New Hampshire's DWI Roadblocks: Why No Videotape?

As the 2008 Labor Day Weekend begins, it is more likely than ever before that you will be stopped at a DWI roadblock in New Hampshire. If you have been arrested, you will probably wonder how you can get a videotape of your arrest. Once you talk with a New Hampshire DWI defense lawyer you will learn that most New Hampshire DWI roadblocks are not videotaped by the police. This may seem odd to you if you have been trapped in a DWI roadblock, with the obviously huge cost in terms of large numbers of police officers, vehicles, signs, breath testing gadgets and other equipment. Why do the police choose not to videotape these massive seizures of innocent citizens?

Just about everywhere you go today in public you are videotaped. You are videotaped at your bank, supermarket, shopping mall, drive through lines for fast food, donut shops, even little convenience stores. Just about every place you go is equipped with a video camera these days. If some one holds up a store or commits just about any crime in public there is a video of the event on the evening news, copied from a private or public surveillance camera. It has become very inexpensive to capture a high quality audio and video recording for safety and security purposes of just about every aspect of our everyday lives. Why then, do the police choose not to videotape DWI roadblocks in New Hampshire? If the DWI roadblocks are as effective at catching drunks as the police claim they must be confident that drunk drivers will roll into a certain spot at a certain time. Why not videotape the alleged drunk's speech, balance, field sobriety tests, and breath test?

When you watch cop shows at night all sorts of DWI and other arrests are captured on cruiser videos all over the country. You can see clearly and hear easily whether the driver is drunk or not on these video recordings made from cruiser cameras. Police departments all around the country also video and audio record bookings. With a good quality video recording little is left to the imagination as to whether the driver was really drunk or not. So why aren't most DWI roadblocks in New Hampshire video and audio recorded?

Is it a "safety issue"? It would seem unlikely that there is a safety issue here that doesn't exist in any other part of the United States. Is it cost? That seems unlikely with the massive amount of money being thrown into inefficient DWI roadblocks and inaccurate hand-held breath testing gadgets. Last year stories were published about a $400,000.00 "batmobile" for the local police to use during DWI roadblocks. It cannot seriously be argued that the police cannot afford to videotape DWI roadblocks.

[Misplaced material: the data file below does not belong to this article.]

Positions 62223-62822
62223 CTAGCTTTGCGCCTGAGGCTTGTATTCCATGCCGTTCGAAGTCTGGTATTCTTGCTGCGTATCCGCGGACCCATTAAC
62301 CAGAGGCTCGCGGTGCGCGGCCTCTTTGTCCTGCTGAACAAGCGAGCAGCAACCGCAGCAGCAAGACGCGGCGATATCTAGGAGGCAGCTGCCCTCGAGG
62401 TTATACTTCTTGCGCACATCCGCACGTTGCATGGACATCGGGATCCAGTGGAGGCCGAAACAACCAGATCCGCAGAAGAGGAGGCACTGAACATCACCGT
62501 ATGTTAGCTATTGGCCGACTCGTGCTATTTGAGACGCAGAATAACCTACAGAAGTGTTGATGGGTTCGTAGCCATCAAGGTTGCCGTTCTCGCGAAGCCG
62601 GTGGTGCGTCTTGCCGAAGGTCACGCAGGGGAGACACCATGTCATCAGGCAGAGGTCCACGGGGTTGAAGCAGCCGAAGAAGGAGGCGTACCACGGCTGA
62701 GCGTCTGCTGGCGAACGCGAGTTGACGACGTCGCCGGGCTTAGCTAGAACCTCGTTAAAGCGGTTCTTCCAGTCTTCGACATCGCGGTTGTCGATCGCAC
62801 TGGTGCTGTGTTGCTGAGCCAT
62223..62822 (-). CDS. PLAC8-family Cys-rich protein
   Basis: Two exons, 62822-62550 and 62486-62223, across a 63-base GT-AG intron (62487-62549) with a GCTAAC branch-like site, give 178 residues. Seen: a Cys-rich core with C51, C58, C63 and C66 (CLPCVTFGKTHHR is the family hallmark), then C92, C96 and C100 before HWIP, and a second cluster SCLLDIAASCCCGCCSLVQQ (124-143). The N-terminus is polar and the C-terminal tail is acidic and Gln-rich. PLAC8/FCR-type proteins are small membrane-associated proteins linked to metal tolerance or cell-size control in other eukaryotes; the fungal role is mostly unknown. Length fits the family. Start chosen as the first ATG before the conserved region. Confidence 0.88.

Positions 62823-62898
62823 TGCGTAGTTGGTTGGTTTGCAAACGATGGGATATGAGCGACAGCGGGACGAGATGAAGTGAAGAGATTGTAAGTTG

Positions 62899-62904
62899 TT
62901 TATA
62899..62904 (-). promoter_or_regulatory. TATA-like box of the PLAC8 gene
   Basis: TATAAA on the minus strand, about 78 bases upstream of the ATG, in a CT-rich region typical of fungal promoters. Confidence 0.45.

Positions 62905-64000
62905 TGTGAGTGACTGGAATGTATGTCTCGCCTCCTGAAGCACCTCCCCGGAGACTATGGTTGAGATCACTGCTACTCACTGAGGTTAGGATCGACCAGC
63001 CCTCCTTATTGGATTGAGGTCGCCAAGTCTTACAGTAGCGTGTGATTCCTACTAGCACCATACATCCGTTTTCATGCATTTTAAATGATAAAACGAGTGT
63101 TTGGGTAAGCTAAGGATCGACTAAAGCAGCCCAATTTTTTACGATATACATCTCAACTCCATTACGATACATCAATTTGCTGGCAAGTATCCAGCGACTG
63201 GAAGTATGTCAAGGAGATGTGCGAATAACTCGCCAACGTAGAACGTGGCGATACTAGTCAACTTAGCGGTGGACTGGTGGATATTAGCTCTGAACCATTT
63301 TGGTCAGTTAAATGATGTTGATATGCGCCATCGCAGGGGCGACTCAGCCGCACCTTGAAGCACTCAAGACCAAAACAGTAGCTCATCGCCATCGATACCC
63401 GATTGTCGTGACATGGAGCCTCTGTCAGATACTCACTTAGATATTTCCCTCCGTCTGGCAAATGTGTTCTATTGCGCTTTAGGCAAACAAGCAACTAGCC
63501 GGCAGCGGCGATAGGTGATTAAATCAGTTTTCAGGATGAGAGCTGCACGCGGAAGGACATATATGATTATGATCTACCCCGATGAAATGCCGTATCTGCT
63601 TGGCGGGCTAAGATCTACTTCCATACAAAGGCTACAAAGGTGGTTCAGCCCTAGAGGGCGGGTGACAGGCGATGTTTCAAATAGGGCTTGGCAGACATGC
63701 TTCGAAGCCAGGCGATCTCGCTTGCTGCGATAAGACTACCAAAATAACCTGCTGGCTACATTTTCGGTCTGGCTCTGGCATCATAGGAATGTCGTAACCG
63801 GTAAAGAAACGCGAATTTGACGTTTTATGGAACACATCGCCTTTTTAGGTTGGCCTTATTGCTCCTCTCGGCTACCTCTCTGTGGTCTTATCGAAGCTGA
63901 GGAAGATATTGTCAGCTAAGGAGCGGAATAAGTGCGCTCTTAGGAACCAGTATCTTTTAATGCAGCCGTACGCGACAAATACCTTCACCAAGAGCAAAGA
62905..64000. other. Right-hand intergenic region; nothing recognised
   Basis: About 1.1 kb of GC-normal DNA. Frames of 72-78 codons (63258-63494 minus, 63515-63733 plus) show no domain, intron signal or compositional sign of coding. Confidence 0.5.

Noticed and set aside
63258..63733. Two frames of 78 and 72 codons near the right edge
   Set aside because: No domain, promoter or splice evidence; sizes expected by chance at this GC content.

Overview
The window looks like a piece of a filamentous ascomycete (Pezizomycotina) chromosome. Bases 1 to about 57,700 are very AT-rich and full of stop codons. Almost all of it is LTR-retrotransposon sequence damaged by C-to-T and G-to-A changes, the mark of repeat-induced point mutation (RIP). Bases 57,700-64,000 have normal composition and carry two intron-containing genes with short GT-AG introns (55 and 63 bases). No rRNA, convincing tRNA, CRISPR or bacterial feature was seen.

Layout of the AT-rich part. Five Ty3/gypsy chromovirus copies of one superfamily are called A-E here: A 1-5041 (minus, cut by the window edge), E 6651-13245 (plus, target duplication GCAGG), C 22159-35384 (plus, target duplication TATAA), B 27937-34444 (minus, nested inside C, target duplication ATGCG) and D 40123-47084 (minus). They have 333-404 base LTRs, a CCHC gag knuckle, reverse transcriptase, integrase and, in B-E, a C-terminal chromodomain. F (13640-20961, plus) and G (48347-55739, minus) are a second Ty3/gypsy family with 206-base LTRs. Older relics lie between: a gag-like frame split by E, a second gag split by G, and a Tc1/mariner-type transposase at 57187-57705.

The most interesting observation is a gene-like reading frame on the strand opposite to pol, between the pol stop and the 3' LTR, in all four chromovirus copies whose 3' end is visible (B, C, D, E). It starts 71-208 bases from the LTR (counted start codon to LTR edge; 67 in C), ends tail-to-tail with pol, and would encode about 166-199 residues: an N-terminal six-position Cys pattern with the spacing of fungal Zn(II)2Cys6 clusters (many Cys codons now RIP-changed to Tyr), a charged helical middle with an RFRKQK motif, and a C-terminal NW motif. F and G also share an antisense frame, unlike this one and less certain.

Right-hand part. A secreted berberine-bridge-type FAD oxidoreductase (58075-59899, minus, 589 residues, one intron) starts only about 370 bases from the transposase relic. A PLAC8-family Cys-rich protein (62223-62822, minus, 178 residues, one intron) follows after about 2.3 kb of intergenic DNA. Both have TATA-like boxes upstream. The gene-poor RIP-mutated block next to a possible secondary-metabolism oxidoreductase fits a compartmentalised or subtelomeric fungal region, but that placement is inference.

So if it's not safety and it's not cost, what could it be? We all know that DWI is a serious law enforcement concern; we hear that all the time, year after road-blocking year. Every Labor Day Weekend we hear that there will be a "DWI crackdown". Wouldn't the best way to prosecute or "crack down" on a real drunk driving case be to show the judge or jury a videotape of the driver if he or she was really drunk? So why DON'T the police want to show a videotape of a drunk driver at a drunk driving trial? And if DWI roadblocks are really effective enough to annihilate our Fourth Amendment rights, why wouldn't the police want every one to see proof of that effectiveness on videotape?

Could it be that some of the people arrested for drunk driving are not drunk? Or that they really don't act and speak as drunkardly as the police reports describe? It is easy enough to form your own conclusions as to why most New Hampshire DWI roadblocks are not videotaped.

Have a good weekend,

Mark Stevens

5 Manor Parkway
Salem, NH 03079




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1 comment:

  1. Please contact me after you read this. Doug-- http://granitegrok.com/blog/2008/09/live_free_or_die_lately_it_seems_nhs_cop.html